People Research







Research Overview

Research conducted in our laboratory is in the general area of micro/nanoscale devices for biology and medicine. Our research centers on microelectromechanical systems (MEMS) as applied to biological sensing and manipulation, with an emphasis on controlling, sensing and characterizing biomolecules and cells by integrating MEMS transducers with microfluidics. The goal of such systems is to facilitate understanding of fundamental biophysical phenomena, as well as to enable practical biomedical applications. Such systems will allow automated, sensitive, high-throughput analysis of biological systems within well-controlled micro/nanoenvironments, and may enable novel biophysical investigations not attainable by conventional instruments.

Our research projects primarily include aptameric microfluidics, implantable affinity biosensors, temperature-dependent bio-characterization, polymer-enhanced microflow control, and BioMEMS modeling. Results from these projects have contributed to the science and technology of MEMS-based biosensing and manipulation. For example, our laboratory was the first to report aptameric microfluidic systems that use thermally controlled, reversible aptamer-target binding for specific biomolecular purification and enrichment with isocratic elution. In the meantime, we are among the pioneers to employ MEMS technology to create implantable affinity biosensors for detection of metabolites such as glucose. We developed the first biocompatible, synthetic viscometric affinity glucose assay on MEMS platforms, and very recently, made the first demonstration of affinity glucose sensing by measuring specific, glucose-induced changes in the dielectric properties of a polymer in a MEMS device. Additionally, to enable characterization of temperature-dependent biomolecular binding, our laboratory demonstrated, for the first time, MEMS-based differential scanning calorimetry of protein unfolding events and temperature-dependent single-molecule studies of ribosomal translation elongation. Also, our research in polymer-enhanced microfluidics has resulted in novel compliance-based microflow control devices, and our modeling work has produced accurate and efficient models that offer in-depth scientific insights into as well as practical design guidelines for BioMEMS devices.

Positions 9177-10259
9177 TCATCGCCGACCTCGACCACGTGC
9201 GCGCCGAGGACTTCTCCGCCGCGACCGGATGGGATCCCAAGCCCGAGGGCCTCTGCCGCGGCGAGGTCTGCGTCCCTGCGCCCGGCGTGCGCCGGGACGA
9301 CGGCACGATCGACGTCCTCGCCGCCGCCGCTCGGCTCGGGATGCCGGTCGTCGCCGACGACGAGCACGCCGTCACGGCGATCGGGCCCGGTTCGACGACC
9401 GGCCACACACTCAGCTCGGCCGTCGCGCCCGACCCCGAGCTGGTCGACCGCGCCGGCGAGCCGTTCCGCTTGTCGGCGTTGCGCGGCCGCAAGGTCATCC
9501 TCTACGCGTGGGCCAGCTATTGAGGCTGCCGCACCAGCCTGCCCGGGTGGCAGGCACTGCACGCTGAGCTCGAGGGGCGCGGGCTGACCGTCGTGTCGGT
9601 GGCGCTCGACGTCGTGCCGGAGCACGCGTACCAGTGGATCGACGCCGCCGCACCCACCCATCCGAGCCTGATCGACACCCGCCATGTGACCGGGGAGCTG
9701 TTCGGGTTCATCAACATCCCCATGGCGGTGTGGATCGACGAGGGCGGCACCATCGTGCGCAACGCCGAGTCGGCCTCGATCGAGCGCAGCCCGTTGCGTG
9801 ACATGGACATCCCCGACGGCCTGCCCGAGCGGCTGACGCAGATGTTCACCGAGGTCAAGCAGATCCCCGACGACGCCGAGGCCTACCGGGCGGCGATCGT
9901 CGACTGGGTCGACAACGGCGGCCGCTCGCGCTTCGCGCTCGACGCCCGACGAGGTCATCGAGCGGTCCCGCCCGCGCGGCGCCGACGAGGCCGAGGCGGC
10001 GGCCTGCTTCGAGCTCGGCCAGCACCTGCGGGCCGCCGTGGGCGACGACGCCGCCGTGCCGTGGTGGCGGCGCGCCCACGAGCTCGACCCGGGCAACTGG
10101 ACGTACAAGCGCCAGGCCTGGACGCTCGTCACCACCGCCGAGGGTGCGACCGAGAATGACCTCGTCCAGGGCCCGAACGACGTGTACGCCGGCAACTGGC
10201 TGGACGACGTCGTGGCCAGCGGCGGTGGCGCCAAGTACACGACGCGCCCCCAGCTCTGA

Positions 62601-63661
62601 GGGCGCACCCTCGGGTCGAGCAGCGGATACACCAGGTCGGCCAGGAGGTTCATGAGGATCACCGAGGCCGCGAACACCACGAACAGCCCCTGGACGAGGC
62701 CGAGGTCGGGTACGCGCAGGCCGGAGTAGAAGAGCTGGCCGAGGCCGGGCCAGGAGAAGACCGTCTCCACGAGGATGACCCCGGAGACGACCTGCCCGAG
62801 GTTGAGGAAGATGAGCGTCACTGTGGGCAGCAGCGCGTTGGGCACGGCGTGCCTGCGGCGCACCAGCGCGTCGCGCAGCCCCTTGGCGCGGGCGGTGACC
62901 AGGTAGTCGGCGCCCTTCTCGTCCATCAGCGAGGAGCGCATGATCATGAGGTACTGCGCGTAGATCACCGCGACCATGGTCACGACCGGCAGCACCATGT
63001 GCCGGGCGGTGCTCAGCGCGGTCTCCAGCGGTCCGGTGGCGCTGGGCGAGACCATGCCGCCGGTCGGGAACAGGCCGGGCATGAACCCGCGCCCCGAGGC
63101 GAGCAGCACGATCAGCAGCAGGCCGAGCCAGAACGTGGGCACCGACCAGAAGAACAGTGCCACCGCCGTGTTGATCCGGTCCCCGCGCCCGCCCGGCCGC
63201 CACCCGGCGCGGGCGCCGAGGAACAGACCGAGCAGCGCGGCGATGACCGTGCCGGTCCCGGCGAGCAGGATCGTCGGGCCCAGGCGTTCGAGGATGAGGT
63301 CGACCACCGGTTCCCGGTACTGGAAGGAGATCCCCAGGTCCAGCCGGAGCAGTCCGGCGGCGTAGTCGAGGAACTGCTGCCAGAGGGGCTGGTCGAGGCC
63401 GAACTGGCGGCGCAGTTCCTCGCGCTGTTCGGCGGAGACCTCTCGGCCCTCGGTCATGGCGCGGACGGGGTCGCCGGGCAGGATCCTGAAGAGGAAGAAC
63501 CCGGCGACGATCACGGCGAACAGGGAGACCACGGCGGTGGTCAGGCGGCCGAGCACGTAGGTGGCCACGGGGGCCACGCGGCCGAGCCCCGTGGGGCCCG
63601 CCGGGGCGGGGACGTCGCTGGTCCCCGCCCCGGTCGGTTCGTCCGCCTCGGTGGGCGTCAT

Descriptions of our major research projects are provided by the links below: